Here’s a fun conversation I had with a new trainer the other day:
New Trainer: Umm Dean?? I have a client who has a disc bulge coming in this afternoon. What is that and what should I do with them?
Me: First, pick up a couple of these books here (toss Stu McGill’s books Low Back Disorders and Ultimate Back Performance on the table) and memorize them before you train your client. Then, get them doing anti-flexion/extension/rotation core exercises without any axial loading, and no forward flexion positions.
New Trainer: Anti-what?? Does that mean, like, situps and stuff? What about deadlifts?
New Trainer: Ummm… Dean?
Me: …..just have them do some curls. I hate my life.
New Trainer: Oh!! Well why didn’t you say so??
Now I know you’re probably sounding like the newbie trainer and thinking crazy ol’ Dean’s gone off his nutter talking about anti-ab exercises, but one of the things we forget about the core is that it’s designed not to be a prime mover, but as an elastic pillar that can accommodate changing internal volumes from breathing and eating. Mike Robertson came up with a brilliant post a few months ago in which he interview Chris Collins, talking about the “balloon core” theory of how the core actually works, and it’s something I feel is worth a look.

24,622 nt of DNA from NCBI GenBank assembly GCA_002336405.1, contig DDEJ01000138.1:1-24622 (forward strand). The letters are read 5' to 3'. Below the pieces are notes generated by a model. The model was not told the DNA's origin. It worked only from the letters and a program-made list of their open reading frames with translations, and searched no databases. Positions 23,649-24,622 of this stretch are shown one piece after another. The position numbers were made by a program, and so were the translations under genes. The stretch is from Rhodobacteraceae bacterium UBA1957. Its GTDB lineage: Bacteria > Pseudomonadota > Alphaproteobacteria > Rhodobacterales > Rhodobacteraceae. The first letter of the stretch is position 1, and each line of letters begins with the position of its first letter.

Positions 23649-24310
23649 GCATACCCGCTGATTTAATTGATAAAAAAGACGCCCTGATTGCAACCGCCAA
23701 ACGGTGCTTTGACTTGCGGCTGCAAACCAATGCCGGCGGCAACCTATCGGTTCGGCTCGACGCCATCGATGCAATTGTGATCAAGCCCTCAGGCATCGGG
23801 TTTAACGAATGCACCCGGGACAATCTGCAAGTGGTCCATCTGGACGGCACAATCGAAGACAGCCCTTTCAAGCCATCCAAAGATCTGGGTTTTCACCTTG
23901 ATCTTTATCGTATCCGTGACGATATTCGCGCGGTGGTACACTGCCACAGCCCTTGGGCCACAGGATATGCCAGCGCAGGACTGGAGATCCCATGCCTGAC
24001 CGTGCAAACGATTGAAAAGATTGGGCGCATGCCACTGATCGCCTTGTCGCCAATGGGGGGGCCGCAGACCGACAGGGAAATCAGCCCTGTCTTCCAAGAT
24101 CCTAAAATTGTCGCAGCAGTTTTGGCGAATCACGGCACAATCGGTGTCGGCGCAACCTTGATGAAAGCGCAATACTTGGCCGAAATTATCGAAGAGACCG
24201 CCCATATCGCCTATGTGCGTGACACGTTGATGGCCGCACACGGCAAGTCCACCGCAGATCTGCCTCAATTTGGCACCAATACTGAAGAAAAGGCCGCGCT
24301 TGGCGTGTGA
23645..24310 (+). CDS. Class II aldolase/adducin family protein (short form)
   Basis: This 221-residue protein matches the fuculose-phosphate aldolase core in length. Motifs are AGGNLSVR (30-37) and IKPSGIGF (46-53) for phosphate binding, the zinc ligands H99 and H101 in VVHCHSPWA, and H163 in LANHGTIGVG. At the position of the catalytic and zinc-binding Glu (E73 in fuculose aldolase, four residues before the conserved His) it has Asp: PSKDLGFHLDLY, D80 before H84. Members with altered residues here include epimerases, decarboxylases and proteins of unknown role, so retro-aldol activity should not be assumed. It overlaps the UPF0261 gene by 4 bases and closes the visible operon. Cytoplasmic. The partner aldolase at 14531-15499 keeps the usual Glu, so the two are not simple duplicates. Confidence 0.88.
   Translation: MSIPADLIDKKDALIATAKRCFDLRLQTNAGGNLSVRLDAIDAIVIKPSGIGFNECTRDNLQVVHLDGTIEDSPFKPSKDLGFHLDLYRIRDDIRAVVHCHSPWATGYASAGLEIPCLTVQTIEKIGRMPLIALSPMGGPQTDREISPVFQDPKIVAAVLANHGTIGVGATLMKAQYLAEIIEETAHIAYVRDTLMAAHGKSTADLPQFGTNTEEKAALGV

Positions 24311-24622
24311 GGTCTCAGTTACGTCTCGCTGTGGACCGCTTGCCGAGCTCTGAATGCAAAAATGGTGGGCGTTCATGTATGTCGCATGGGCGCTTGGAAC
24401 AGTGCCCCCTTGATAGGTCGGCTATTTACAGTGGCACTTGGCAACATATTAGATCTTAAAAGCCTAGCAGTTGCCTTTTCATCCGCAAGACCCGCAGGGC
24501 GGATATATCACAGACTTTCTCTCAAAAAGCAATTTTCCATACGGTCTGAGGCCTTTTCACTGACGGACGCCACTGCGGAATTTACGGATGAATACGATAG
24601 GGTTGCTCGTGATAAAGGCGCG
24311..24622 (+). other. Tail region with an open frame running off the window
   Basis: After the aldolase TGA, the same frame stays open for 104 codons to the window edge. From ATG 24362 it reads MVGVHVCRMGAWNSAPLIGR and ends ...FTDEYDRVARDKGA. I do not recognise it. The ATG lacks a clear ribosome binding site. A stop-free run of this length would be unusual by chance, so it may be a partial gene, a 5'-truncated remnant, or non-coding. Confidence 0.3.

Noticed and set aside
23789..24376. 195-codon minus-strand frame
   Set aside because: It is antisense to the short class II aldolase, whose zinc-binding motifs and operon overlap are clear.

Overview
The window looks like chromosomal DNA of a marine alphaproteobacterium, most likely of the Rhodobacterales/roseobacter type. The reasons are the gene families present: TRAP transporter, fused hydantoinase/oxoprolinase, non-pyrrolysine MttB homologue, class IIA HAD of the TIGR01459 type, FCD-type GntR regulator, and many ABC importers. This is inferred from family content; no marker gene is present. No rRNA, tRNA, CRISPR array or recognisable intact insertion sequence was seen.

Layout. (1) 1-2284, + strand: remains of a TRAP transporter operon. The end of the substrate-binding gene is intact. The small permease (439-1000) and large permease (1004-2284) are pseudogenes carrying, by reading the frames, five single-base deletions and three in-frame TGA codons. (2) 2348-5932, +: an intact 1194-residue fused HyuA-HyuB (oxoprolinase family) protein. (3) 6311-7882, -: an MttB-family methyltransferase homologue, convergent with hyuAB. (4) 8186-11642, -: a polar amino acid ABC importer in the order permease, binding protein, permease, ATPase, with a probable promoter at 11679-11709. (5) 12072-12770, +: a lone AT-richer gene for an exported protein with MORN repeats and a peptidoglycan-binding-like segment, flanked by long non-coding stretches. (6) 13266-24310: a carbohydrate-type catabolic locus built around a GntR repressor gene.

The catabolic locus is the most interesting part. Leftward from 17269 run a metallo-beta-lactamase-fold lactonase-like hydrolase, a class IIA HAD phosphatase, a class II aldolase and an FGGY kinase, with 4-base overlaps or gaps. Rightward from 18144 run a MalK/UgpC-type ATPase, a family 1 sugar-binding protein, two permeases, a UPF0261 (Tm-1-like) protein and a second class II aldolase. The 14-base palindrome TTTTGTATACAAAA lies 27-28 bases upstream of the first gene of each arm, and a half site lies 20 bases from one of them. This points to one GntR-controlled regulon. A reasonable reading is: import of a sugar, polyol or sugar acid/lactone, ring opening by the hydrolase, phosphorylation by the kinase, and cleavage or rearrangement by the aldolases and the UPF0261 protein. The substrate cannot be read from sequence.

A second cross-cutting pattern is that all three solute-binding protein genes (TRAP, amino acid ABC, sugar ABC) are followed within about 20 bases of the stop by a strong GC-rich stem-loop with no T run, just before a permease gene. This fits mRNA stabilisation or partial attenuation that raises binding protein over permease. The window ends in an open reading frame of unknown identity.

One often overlooked feature of the abs is the ability to resist movement and to create a ground reaction force from the feet through the spine and into the arms in a way that can measure and react to the amount of force being applied, in effect either deadening it (in the case of landing or absorbing some form of impact) or accelerating it (in the case of throwing movements).
These are movements that can involve a greater percentage of the core muscles than doing basic crunches or situps, and on top of that they can help to save your back from unnecessary wear and tear to the intervertebral discs that are kinda delicate and necessary for function. McGill showed in the aforementioned books that repeated spinal flexion essentially caused the degeneration of the discs, and made them more susceptible to bulge and herniate, so training the abs in a way that doesn’t force it to go through that gawd-awful crunching movement would be beneficial to pretty much everyone with a pulse and a desire to strut along a beach with every member of the opposite sex (or same-sex, whatever) checking them out in all their hotness.
So how do we train anti flexion, extension and rotation? Why by putting some form of stress on the body that could normally cause it to go through a moment of deformation, but where the core has to resist in order to maintain a linear core position. Check this action out.
While I wouldn’t necessarily give all these exercises to someone with a disc issue, they illustrate the concept of anti-movement controlled by the core. By training the core to resist deformation, we can reduce the chances of being injured and can still provide a great training stimulus to advanced athletes looking for that added advantage.